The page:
Wednesday, October 04, 2006
I’ve been busy.
Very, very, very busy.
Rushing about like a demented chook, is me!
This week is quite a bit quieter than last week was. Next week should be fairly peaceful too. Then I’ve got a couple of steady weeks and most of November will be demented.
Sigh. I think it’s like moving house. If we really remembered what the start of the academic year is like, we’d only ever do it once.
The lady across the road with the gorgeous, gorgeous cottage garden has died :( The Builder was speaking to her a couple of weeks ago and she said that it was beginning to get too much for her. I don’t think he expected her actually to pop her clogs, though. There were ambulances and all sorts outside her house one late afternoon and then the house became empty. It appears that that horrid, smug, smarmy, git-boxer Nazeem Wotsit (was arrested and jailed for driving very, very fast into an oncoming car and breaking the driver into lots of tiny bits – and then said on release that people should feel sorry for him too because nobody died and he missed the birth of his baby. Pff!!!) Anyway, it seems that he is the grandson-in-law of the late lady across the road. He has been spotted wandering in and out of the house. Not by me! I hope the people who eventually buy her house love her garden. It’s really beautiful.
The house next door which is empty was put up for auction. Didn’t sell. People came and cut the grass and tidied up a bit. Put up for auction again with a different auction house. New sign and everything. I noticed this morning that the sign is now out the back, lying on the lawn. Wonder what that means …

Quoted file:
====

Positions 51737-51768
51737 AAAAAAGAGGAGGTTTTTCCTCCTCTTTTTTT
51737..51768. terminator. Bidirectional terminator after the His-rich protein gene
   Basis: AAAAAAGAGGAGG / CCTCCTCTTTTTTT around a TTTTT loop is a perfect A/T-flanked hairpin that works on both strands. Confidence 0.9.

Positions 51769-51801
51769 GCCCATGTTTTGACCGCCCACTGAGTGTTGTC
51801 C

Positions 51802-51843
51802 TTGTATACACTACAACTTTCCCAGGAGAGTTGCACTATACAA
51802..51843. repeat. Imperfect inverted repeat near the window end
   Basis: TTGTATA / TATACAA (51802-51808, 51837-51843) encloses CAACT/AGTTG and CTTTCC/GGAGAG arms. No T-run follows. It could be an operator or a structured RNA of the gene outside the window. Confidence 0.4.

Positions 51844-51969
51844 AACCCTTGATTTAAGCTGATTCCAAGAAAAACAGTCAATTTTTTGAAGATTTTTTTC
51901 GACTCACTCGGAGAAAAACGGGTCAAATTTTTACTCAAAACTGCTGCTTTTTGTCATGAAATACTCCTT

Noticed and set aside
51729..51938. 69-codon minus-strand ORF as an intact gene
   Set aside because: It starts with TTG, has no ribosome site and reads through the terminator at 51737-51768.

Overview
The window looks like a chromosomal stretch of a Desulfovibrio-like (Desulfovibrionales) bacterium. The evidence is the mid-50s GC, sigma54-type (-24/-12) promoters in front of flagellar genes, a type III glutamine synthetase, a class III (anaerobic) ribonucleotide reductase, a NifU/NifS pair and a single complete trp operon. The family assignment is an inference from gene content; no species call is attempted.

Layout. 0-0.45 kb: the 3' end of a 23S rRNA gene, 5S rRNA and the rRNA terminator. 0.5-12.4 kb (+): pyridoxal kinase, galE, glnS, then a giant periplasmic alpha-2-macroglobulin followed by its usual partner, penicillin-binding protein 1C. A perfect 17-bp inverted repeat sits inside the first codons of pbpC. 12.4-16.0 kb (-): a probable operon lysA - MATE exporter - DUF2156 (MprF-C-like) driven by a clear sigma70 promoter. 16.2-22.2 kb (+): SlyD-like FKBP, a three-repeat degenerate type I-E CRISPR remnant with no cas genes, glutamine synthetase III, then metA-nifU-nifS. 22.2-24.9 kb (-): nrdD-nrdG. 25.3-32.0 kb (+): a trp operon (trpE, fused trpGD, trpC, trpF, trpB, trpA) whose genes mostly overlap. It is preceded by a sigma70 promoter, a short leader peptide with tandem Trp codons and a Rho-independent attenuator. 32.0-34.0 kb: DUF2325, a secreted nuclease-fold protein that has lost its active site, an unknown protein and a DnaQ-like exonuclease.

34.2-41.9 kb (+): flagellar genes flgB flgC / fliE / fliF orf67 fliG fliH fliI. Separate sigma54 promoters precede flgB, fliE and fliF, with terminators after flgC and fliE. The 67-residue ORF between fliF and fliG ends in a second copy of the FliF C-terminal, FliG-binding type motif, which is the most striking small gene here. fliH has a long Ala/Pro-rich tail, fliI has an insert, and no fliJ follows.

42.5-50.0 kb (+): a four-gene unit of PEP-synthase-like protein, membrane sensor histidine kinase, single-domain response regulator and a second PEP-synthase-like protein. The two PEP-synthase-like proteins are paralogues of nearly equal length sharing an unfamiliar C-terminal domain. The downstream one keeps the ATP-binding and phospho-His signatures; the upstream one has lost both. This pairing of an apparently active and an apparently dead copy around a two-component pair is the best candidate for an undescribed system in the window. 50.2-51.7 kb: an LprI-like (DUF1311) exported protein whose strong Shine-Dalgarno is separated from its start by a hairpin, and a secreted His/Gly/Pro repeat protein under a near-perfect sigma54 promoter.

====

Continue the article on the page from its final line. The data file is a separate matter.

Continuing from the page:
The Builder was parked outside No 6 QVR the other morning, for the first time in weeks. Went out at first light to go to work to find that the wing mirror had been more or less pulled off and one of the wipers had been bent out of shape. It is very, very tempting to blame Mr Grumpy – if for no other reason than he threatened to do unpleasant things to the van if it was parked outside his house ever again. But something funny seems to be going on there. His car has often not been parked there overnight, or during the day. ~My source of gossip, Steve Next Door says he doesn’t know what’s going on, but nobody has seen him about much. But we still assume it was he who tried to mangle the van. The builder is considering getting rid of it and buying something a bit smaller. A post office van, perhaps.